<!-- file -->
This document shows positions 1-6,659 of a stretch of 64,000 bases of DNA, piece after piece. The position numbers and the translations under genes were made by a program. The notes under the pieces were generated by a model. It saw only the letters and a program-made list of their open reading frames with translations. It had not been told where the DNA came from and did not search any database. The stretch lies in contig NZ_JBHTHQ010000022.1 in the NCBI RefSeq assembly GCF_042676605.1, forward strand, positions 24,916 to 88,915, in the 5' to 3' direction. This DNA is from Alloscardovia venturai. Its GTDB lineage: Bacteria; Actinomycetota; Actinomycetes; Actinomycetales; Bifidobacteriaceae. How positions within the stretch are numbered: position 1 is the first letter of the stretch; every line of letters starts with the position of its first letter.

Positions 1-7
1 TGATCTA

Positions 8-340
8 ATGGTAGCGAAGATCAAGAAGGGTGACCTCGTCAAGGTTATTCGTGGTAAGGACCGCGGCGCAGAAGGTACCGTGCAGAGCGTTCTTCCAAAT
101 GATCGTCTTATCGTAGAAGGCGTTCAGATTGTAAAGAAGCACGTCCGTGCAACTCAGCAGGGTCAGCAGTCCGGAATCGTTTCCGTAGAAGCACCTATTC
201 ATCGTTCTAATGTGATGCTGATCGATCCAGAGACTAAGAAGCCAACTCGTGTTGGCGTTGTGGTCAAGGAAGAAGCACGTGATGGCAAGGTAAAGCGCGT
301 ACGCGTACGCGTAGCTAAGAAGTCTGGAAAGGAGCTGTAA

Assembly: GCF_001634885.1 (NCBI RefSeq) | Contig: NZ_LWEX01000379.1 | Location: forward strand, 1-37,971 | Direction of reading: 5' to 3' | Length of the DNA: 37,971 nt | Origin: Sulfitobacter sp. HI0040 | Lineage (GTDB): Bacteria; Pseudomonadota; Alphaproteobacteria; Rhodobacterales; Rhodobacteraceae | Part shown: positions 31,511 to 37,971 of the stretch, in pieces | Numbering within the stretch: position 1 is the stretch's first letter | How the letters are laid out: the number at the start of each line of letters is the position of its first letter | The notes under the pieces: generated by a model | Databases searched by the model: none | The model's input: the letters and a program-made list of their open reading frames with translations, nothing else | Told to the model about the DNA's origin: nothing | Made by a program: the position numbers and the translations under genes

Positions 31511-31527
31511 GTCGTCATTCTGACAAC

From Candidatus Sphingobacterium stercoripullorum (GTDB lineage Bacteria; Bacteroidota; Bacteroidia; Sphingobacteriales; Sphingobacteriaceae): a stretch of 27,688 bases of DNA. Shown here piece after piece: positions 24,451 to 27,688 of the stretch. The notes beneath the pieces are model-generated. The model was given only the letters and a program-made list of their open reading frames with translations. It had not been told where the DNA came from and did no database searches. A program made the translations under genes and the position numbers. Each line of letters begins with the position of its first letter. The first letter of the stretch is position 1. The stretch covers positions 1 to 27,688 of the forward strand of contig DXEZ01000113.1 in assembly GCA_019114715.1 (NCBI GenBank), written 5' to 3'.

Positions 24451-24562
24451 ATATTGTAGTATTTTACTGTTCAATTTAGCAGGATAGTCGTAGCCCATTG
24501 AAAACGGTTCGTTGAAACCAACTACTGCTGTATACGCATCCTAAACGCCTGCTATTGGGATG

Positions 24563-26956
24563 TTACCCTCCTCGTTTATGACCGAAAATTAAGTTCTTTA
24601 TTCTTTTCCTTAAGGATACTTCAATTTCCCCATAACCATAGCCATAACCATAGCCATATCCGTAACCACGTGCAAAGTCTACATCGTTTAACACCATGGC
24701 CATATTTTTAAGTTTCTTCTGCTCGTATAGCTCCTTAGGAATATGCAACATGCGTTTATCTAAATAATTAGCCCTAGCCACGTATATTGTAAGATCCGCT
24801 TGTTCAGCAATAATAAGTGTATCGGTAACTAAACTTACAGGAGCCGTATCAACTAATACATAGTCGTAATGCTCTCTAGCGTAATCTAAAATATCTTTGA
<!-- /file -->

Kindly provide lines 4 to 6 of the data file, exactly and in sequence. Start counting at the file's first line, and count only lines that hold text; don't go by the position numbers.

Positions 8-340
8 ATGGTAGCGAAGATCAAGAAGGGTGACCTCGTCAAGGTTATTCGTGGTAAGGACCGCGGCGCAGAAGGTACCGTGCAGAGCGTTCTTCCAAAT
101 GATCGTCTTATCGTAGAAGGCGTTCAGATTGTAAAGAAGCACGTCCGTGCAACTCAGCAGGGTCAGCAGTCCGGAATCGTTTCCGTAGAAGCACCTATTC